Reserve Bank of India cuts interest rates to the lowest in over 2 decades as the central bank expects the GDP to contract this financial year
RBI YouTube Channel
Shaktikanta Dasannounced a repo ratecut of 40 basis points to 4%.
- The lowest benchmark interest rate India has had since 2000 till now is 4.25%.
- The Monetary Policy Committee voted unanimously to cut rates to revive growth and to mitigate the impact of COVID 19.
The Monetary Policy Committee was unanimous in its decision to cut rates and “maintaining the accommodative stance of the MPC as long as necessary to revive growth and to mitigating the impact of COVID 19, while ensuring that inflation remains within the target,” according to Governor Das.
Watch the entire RBI press conference here:
AdvertisementRepo rate is the rate at which banks borrow from the central bank. Banks arrive at the final lending rate after adding a profit margin to the repo rate to cover their costs. "Today’s repo rate cut will further help banks to lower home loan interest rates, which may get several more fence-sitters onto the market. Moreover, the repo rate cut may compel banks to reduce the interest rates for FDs even further - this could result in even more people leaning towards housing as a better investment option," Anuj Puri, the Chairman of Anarock Property Consultants, said.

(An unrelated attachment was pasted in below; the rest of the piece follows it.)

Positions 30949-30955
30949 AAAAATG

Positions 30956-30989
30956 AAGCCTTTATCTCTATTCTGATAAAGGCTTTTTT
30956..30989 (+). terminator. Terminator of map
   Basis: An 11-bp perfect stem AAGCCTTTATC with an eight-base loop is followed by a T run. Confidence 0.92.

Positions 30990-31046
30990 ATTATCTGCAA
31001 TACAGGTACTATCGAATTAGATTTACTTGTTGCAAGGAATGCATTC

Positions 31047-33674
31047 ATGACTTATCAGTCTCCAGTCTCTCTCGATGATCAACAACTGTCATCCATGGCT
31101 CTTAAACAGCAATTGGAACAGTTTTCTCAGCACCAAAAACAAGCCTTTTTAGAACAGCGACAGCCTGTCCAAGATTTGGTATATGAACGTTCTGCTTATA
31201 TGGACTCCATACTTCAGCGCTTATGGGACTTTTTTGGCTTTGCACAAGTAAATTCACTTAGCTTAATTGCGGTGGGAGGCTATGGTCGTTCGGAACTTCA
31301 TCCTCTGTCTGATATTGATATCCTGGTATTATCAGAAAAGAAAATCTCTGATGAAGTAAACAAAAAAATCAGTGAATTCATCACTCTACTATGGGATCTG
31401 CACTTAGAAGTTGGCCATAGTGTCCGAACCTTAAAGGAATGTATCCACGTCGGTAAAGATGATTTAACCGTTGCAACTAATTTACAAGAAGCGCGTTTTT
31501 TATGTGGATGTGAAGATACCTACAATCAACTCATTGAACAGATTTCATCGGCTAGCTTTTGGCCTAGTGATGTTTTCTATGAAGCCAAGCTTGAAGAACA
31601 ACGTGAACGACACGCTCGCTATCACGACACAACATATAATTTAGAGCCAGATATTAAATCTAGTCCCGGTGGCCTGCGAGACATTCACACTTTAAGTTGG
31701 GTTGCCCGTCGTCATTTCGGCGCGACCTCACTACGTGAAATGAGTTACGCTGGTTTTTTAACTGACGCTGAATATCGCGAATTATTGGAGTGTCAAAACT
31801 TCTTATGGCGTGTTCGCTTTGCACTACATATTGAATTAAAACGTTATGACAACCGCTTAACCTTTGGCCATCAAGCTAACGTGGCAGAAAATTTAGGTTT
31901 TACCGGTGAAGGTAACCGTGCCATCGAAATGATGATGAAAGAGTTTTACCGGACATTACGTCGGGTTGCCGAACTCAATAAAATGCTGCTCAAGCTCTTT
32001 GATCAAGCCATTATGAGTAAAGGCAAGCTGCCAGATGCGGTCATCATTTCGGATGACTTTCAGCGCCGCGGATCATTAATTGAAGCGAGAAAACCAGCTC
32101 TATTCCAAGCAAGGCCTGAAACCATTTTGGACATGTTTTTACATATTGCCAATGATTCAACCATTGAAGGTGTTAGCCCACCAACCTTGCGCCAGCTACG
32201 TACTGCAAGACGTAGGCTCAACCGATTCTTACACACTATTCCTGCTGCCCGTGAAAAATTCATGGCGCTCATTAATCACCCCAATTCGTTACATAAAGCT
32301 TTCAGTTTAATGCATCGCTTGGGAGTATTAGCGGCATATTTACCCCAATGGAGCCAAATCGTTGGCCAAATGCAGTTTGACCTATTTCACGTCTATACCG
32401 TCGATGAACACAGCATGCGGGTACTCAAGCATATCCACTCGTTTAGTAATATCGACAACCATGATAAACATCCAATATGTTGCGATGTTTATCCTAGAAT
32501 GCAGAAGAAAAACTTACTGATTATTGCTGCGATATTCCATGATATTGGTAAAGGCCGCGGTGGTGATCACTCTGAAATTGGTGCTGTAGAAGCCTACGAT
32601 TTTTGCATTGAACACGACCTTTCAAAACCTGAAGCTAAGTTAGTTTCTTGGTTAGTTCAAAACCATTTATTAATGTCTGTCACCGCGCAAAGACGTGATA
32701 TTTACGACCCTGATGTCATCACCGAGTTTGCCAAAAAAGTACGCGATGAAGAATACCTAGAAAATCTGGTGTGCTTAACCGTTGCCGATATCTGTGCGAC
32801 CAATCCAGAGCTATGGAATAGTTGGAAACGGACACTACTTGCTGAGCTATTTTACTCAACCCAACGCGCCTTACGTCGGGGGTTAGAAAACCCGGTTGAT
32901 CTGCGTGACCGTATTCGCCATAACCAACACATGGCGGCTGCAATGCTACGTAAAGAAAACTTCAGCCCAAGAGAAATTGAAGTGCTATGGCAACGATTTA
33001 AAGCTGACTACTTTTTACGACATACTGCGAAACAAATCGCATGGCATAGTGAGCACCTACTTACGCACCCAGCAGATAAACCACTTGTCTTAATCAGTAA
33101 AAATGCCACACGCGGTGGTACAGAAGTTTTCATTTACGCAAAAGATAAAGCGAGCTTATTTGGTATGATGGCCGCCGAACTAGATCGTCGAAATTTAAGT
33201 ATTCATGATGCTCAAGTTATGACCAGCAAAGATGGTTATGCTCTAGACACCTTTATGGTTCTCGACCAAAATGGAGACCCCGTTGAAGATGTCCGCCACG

The reverse repo rate (the rate which banks get for parking funds with the RBI) has also been reduced to 3.35%. This is expected to further disincentivise banks from keeping the money safe with the RBI and instead lend it in the market.
The RBI decision to cut interest rates for the fifth time in about a year did not excite the markets. Sensex was trading 0.5% lower at 10:30 am on May 21. Bank Nifty, the index India's top banking stocks, fell nearly 2.8% taking the total gash for the year to over 46%.
"The reduction in interest rates are a great relief, but a new phenomenon is visible. Along with the risk aversion by the banks to lend, even the borrowers are apprehensive about increasing debts on their balance sheets in the face of a grave economic situation. The downside risks to the economy are getting sharper, as recognised by the RBI Monetary Policy Committee. Under such circumstances, restructuring of debts on a wider scale and a willingness to share the grave consequences of the global pandemic are essential," ASSOCHAM Secretary General, Deepak Sood, said.
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